Authors Xiaodon Liang and Sam Perlo-Freeman examine the problem of corruption in the military sector in Indonesia in the post-Suharto era, in particular in relation to arms procurement, and discuss the significance of recent tentative signs of greater efforts by the Indonesian civil and military authorities to address the problem. It illustrates crucial points about democratization and corruption in the arms trade.
A new Occasional Paper by Sam Perlo-Freeman, attempts to produce a global estimate, or rather a range of estimates of the financial size of the international arms trade. The paper also explains problems with the data, including for some of the largest western arms exporters, from whom one might expect a greater level of transparency: most notably, the USA.
In a new occasional paper, Alex de Waal argues that Africa, as a weak continent, has much to gain from multilateralism, and especially from its stronger more normative versions.
Myths of the Global Arms Trade
The Arms Trade and the War in Yemen
Sam Perlo-Freeman, Project Manager for the Global Arms Business and Corruption project at the World Peace Foundation, explains who is arming actors in the war in Yemen and what should be done about it.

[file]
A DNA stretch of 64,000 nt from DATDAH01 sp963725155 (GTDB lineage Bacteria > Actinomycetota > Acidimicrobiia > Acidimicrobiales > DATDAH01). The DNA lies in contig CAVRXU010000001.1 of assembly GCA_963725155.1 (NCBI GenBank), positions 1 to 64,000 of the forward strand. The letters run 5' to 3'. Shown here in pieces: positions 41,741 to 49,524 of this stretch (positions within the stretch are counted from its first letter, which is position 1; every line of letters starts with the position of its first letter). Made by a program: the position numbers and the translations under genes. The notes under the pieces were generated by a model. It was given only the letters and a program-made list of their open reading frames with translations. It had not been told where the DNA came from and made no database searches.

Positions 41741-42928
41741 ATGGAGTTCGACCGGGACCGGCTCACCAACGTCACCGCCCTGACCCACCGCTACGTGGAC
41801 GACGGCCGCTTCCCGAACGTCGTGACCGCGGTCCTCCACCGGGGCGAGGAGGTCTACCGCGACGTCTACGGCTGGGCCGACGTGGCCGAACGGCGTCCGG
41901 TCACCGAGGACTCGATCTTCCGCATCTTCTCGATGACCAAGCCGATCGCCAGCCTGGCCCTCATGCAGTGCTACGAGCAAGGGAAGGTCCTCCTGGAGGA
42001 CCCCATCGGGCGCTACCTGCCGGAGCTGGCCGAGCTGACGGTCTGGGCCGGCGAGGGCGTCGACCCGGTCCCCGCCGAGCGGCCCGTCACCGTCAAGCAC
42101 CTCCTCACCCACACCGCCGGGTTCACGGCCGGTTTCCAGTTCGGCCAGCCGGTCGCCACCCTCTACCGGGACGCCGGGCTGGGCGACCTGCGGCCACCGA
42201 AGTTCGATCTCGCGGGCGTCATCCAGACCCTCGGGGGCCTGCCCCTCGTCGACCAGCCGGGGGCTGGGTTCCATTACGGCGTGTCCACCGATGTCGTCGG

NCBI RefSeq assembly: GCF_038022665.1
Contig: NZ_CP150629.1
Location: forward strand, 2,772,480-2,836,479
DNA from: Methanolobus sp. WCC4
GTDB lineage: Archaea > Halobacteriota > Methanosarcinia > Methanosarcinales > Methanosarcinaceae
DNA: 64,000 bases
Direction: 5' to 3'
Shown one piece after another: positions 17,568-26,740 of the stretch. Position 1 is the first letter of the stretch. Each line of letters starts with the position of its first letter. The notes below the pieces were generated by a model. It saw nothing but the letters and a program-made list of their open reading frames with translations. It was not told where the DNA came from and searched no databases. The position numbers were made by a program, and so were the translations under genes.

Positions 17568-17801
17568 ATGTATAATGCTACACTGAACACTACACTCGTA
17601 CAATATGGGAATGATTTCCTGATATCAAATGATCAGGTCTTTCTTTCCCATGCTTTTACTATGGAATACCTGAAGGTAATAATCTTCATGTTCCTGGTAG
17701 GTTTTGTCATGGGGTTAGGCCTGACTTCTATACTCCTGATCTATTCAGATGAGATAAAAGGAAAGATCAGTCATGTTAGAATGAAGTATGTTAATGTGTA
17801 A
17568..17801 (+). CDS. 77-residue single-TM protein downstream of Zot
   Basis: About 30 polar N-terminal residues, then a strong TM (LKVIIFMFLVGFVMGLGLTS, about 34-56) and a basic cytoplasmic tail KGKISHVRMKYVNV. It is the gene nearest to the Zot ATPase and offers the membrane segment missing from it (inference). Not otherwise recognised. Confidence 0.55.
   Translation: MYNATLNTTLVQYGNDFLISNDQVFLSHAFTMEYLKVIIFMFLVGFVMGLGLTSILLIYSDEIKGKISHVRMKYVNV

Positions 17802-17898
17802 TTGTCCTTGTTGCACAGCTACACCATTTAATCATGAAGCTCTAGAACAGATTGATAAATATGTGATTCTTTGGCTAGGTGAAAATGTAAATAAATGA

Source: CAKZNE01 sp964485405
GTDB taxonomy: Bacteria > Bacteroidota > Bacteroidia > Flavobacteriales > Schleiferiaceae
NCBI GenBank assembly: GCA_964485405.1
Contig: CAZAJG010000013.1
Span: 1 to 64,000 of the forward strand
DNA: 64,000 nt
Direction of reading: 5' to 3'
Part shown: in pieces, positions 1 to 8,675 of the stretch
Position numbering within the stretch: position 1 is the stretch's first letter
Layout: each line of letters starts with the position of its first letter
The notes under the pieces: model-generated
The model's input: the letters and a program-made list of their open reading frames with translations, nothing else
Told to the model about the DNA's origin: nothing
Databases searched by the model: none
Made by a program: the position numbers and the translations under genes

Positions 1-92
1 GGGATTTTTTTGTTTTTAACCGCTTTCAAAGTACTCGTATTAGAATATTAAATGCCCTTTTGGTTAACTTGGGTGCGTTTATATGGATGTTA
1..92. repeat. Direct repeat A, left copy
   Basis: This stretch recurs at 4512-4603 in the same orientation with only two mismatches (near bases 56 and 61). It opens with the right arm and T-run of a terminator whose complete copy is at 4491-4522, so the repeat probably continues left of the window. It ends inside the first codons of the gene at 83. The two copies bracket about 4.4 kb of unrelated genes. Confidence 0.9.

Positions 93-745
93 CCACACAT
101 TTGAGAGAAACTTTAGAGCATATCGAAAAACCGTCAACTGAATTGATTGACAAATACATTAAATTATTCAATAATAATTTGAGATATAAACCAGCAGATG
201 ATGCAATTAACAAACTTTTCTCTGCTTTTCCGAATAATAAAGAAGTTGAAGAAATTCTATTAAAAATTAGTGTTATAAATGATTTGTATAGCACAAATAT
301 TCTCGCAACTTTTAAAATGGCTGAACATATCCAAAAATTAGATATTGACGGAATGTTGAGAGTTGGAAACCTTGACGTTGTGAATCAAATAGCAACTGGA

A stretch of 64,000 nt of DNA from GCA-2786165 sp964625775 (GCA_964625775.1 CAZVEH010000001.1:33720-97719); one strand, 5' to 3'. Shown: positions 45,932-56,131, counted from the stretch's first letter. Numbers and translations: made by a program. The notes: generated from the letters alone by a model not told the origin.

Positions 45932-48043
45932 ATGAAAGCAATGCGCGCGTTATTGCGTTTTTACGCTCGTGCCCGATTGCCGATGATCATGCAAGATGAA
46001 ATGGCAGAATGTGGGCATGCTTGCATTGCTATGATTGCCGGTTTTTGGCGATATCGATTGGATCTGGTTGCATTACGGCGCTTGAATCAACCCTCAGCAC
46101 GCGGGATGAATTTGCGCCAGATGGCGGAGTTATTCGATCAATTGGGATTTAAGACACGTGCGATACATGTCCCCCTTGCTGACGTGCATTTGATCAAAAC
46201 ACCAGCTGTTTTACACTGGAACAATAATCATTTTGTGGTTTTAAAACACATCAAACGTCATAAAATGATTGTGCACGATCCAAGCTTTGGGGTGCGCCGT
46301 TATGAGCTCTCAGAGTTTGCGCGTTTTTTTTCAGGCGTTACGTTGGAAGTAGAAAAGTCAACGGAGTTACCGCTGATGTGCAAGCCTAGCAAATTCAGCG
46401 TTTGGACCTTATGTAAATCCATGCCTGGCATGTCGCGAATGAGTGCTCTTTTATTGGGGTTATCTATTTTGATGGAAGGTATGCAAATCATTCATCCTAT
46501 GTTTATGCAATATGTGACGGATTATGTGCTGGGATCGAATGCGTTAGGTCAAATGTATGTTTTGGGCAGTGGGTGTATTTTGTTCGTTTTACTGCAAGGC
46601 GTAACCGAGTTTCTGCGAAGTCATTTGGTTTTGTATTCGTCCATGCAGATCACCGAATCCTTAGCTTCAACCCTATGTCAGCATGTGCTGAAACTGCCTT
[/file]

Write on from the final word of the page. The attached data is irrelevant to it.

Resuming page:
- How can famines be ended? April 19, 2018I will then raise an alternative and controversial suggestion – that the road to eliminating mass starvation is to prosecute the people who perpetrate it. This has possibilities and perils. Last, I will propose that ending famine demands the kind of broad-based public campaign that has challenged other great common evils of our time.Alex DeWaal
- Employee of the month: Facebook and Cambridge Analytica April 5, 2018They helped give us Trump and Brexit? What more do we need to say? To recap: Facebook collects data on its users. Lots and lots of data. Likes, shares, what we post about, who our friends are, those personal details we choose to share, etc. etc. It uses this data to micro-target […]Samuel Perlo-Freeman